A scary new wedding photography trend: Fraudtography

 Going through my facebook feeds today I came across an article from offbeatbride.com about a term called “Fraudtography”. There are other terms that describe this also such as “fauxtography” and many others. I have a similar story but pretty much the same concept.

I can speak firsthand about this as a few days ago in one of my photography groups a new photographer came in to rant about her wedding photographer at her recent wedding. It was a bait and switch that happened to her and being fairly new to photography she fell for it. What happened in her situation was she found a local photographer who had loads of online photos but could not produce any printed images during their meeting. She was presented with a lot of digital images and thought this photographer was really good and she even had some nice reviews.

Well it turns out she was not even a photographer, she was a middle person who would find cheap photographers on craigslist to do weddings for her and she would pay them chump change. She would keep all the profits. She would also give them discounts if a bride would post review articles about her photography business prior to their weddings and before they got the pictures. On her wedding day a photographer shows up who she doesn’t know and didn’t hire and says “the other woman sent me here to shoot your wedding”. Well the bride was furious but what could she do. The women she met with could not be contacted and she tried several times. The bride saw the equipment this person had and it was substandard for shooting weddings in low light. The person did not even have a flash. She also noticed that the person shot in auto mode all night. The bride decided just to try and enjoy her night as much as she could even though she was stressed out about her photos.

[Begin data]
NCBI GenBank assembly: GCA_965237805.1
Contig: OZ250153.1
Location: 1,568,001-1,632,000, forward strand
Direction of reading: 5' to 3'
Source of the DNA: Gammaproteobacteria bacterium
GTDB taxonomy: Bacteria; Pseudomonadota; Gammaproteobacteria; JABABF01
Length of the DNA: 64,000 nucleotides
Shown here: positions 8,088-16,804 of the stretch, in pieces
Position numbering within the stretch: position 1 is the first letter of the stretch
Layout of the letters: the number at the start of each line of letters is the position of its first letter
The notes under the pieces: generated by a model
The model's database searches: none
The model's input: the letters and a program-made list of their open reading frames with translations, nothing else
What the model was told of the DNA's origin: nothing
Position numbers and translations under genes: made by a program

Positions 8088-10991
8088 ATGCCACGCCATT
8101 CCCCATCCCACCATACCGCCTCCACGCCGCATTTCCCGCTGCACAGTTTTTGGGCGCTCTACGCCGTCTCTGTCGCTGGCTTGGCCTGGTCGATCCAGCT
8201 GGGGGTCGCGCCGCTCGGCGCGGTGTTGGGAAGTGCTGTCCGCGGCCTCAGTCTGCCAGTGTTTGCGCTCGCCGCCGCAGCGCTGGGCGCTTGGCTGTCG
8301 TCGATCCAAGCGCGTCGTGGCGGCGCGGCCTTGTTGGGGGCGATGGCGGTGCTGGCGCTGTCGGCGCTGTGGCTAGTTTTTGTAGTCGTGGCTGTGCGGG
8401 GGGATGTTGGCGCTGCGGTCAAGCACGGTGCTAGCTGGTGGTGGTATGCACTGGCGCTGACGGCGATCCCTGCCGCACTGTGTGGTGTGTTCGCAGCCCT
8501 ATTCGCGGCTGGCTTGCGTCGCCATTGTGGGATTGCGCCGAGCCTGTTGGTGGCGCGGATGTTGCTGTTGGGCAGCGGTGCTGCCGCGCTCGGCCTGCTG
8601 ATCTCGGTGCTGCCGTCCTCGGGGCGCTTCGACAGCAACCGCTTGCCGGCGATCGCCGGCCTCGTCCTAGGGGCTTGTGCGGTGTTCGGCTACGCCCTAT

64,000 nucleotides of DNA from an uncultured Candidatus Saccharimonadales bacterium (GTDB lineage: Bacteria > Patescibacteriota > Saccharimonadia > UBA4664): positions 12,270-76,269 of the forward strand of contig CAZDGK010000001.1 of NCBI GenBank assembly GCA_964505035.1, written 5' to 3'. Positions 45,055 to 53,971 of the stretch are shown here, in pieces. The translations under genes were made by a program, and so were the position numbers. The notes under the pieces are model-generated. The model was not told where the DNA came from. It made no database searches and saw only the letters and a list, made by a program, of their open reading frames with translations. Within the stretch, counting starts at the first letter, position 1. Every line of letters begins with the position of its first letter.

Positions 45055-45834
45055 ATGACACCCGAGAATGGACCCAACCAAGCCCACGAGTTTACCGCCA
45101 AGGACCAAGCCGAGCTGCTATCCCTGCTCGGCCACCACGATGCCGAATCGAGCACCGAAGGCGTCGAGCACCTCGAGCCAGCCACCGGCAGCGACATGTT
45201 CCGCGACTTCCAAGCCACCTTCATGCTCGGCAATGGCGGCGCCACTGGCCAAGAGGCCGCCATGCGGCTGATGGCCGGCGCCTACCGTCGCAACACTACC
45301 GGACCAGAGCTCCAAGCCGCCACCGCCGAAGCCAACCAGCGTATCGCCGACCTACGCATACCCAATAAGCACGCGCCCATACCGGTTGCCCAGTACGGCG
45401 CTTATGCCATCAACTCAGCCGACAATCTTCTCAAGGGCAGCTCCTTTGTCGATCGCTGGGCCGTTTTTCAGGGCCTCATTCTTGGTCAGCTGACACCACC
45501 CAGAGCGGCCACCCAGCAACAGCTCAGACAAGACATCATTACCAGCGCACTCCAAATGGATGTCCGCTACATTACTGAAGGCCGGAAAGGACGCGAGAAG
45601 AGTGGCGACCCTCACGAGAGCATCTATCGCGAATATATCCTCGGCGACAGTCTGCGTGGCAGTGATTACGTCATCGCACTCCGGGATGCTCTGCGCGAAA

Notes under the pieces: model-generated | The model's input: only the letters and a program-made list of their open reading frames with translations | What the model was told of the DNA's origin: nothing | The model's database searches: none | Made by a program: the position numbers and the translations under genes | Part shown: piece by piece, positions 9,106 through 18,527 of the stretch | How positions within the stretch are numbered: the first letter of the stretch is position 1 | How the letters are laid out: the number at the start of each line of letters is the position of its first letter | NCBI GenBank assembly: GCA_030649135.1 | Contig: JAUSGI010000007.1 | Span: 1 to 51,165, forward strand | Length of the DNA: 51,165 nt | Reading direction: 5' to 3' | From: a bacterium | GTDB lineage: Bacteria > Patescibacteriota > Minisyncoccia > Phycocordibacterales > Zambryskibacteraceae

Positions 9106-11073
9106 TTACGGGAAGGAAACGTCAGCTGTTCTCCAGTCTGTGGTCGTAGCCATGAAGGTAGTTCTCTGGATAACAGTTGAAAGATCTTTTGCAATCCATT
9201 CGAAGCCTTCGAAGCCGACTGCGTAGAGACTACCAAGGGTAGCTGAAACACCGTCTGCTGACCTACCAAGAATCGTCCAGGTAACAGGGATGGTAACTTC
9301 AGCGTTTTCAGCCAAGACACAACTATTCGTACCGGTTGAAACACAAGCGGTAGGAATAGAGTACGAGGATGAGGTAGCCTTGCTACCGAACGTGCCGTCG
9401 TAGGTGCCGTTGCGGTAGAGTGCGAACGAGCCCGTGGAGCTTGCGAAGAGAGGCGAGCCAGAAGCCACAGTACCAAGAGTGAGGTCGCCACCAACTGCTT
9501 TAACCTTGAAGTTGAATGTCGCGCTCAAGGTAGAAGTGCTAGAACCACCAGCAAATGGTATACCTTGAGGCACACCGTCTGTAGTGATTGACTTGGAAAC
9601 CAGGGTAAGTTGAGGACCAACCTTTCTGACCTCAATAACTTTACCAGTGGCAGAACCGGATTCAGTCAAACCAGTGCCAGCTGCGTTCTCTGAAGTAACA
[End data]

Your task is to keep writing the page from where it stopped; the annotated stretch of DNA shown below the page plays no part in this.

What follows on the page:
When she saw her photos they were not horrible, but not good either. Luckily she has some photos to remember her special day. The problem is all of the indoor photos of the reception are awful. Taking indoor pictures with no flash left her with dark, grainy pictures. The first dance was a blurry blob. The bride is going to pursue for damages in court and she has learned a valuable lesson. When the wedding is over and everyone has gone home the only things you will have is your rings, your dress, your love, and photographic memories.

Now the article also talked about new photographers who would steal images off other people’s websites to use them on their own sites to sell their services. One of the things I always tell my brides at meetings is “even if you don’t choose me please make sure you look at the other photographers printed portfolios and albums”. For every one of my images I have on my website I can show you an album or the gallery for the entire wedding. One other thing to look for is style, if the style of the photos do not match then they are probably stolen images. The biggest “red flag” is the price. In the Boise, Idaho area for wedding photography coverage on an average will start at $1200, if you are paying less that this then the photographer is probably very new and probably doesn’t have the proper equipment to be shooting a wedding. When I show up at your wedding I am carrying somewhere in the range of $25,000 worth of camera and lighting with me along with my second photographer who is carries similar gear. Both of us have the professional skillset to photograph a wedding properly. Wedding photography is one of the most stressful jobs, as you are dealing with a bride’s special day and you only have one chance to get it right. Don’t risk your day to a “Fraudtographer”. This is why there is such an expense in wedding photography.